NEW HAVEN, United States — People have been wearing clothes for centuries, but when did the idea of fashion begin? Clothing has long been utilised as a means to distinguish the classes, but this was far from fashion as the way we celebrate it today. The modern idea of “fashion” started in Renaissance Europe. This era brought noteworthy changes to dressing customs, and a struggle between the old and the new. Upper classes were concerned with preserving identification of rank with luxurious clothing, while others became concerned with future generations viewing the older generations as absurd and ridiculous in terms of dress.
Meanwhile, the idea of looking attractive to obtain a husband and keep him faithful began trickling down, from the elite to lower classes of women. New colours and elements of clothing including detachable sleeves were seen in the early 1500s in Basel, Switzerland. These trends started with the highest classes but, within a few years, they were seen being worn by even journeymen and prostitutes. These new trends slowly grew and evolved, and eventually became the fashion we know today. Of course this puts the story of fashion very simply, but it gives you a general concept of the beginnings of both fashion and the context for fashion writing.
How Did Fashion Writing Start?
The portraits of the wealthy might be thought of as the first communications of fashion and were sometimes used in royal circles as a way of putting marriageable personages on display. However, with the inception of “fashion” came fashion plates, which can be seen as the true start of modern fashion communications. These fashion plates were engravings, illustrations and drawings created for the purpose of conveying the newest styles of shoes, clothing and hairstyles.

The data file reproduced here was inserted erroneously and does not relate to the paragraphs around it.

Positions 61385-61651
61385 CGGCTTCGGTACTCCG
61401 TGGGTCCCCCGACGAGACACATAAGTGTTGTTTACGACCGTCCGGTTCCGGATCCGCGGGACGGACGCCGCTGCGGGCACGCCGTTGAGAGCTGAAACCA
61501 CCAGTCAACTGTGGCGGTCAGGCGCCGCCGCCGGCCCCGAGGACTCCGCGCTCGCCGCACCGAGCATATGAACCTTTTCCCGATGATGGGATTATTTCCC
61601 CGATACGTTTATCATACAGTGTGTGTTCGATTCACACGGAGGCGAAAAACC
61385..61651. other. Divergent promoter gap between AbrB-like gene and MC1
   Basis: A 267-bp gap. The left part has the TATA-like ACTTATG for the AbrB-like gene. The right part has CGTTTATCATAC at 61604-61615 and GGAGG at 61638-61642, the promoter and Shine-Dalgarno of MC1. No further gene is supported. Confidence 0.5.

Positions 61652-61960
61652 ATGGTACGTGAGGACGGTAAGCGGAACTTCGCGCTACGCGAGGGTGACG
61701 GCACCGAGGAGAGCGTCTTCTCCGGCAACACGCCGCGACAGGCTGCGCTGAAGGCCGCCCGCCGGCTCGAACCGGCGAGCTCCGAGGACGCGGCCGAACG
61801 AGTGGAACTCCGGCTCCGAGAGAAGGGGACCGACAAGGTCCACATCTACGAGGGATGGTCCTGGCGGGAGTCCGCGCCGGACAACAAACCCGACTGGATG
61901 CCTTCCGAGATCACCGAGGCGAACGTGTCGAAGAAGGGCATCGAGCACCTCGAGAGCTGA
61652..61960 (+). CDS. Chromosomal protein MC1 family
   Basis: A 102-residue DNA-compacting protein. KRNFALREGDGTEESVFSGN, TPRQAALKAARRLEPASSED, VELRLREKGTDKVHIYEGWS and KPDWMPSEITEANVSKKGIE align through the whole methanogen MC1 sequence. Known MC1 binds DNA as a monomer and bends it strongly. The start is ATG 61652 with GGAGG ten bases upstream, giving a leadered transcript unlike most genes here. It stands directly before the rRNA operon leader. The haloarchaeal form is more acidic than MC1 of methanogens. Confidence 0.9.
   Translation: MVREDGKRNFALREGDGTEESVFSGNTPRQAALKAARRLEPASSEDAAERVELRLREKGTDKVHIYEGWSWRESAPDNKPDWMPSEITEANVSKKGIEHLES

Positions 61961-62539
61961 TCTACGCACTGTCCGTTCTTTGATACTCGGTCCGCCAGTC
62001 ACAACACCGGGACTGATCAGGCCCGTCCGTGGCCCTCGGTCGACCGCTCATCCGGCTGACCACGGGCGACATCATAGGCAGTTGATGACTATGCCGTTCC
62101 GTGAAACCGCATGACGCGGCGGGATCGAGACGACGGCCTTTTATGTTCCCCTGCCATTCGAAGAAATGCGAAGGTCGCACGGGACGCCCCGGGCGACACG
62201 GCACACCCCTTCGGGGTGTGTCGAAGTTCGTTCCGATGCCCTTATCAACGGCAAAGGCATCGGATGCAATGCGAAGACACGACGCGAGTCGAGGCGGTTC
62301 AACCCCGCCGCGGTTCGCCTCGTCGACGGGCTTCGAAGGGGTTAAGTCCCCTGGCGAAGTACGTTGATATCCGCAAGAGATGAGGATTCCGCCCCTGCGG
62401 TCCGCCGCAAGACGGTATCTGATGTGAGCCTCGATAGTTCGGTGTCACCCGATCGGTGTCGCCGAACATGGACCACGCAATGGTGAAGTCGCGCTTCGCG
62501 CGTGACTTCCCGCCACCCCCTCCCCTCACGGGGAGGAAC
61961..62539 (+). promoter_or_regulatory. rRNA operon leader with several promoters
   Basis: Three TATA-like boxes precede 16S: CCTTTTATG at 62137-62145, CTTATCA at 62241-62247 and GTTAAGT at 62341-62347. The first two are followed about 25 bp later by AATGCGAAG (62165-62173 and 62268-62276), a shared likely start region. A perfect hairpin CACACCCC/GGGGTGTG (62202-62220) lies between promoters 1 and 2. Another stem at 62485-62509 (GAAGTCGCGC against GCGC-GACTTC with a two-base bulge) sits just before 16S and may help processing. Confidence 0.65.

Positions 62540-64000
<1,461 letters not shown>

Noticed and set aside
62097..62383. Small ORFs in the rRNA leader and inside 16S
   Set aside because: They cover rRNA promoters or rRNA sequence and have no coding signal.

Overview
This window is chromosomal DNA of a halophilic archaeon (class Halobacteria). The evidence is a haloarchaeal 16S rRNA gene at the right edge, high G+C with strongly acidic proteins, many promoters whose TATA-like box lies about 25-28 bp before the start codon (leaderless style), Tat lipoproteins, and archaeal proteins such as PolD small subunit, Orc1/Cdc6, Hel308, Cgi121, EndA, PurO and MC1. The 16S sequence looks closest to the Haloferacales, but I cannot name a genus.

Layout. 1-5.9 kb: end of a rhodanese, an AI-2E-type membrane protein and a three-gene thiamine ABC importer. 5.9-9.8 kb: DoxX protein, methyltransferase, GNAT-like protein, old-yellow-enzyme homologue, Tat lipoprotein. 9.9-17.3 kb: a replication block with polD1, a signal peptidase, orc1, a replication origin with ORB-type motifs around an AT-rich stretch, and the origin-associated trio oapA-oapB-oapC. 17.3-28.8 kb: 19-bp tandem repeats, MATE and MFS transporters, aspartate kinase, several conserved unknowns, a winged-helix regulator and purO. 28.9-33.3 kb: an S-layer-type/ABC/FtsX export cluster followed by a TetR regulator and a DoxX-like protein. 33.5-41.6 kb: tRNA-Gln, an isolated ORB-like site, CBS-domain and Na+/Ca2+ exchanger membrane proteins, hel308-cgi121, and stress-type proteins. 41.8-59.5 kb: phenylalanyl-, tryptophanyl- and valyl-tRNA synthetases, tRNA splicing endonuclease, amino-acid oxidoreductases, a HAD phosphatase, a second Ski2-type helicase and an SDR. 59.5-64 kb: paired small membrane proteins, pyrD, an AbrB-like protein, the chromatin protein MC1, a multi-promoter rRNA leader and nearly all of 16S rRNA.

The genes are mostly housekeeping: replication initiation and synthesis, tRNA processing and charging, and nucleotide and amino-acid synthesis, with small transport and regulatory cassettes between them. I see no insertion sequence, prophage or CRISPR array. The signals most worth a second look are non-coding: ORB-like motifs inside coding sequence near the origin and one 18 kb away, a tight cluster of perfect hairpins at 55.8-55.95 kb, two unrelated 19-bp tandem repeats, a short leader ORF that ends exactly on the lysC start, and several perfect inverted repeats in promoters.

While fashion plates can be considered the origin of fashion magazines, since they gave the exact details of a particular outfit, it was not until the French newspaper, the Mercure Galant, that a publication dedicated a special edition to fashion. In this moment, one man had turned fashion into an event worth reporting on. This event marked the beginning of fashion truly becoming a part of everyday life for many people of the day.
The Mercure Galant’s founder, Donneau de Vise, was the first journalist to write about the concepts that are the basic tenants of fashion today. He also introduced the fashion seasons to the world. The fashion special edition or “extraordinare” in the Mercure Galant was not just a first in subject matter, it boasted an additional first, its target audience. Before this edition, women had not been targeted by the press. These bold moves are seen today as an ingenious marketing technique that drove a budding industry into the mainstream.
Nineteenth Century Fashion Journalism
The idea of newspapers and magazines became more commonplace throughout the nineteenth century, and women’s fashion periodicals began to take hold. Advances in technology meant that magazines and books quickly expanded in number and selection. In many circles, fashion and beauty were considered the duties of married woman as much as child rearing and keeping house.
In the early 1800s, there were a few hundred magazines in existence including ones targeting ladies. By the end of the century, they numbered in the thousands. One of the earliest English fashion periodicals was the Gallery of Fashion, which was a fashion plate magazine published from 1794 to 1803. Many of these popular magazines were conducted in some way under the direction of a woman, though women did not formally edit them. A few such publications are Records of Fashion, Court Elegance, La Belle Assemblée or Bell’s Court and Fashionable Magazine, addressed particularly to ladies.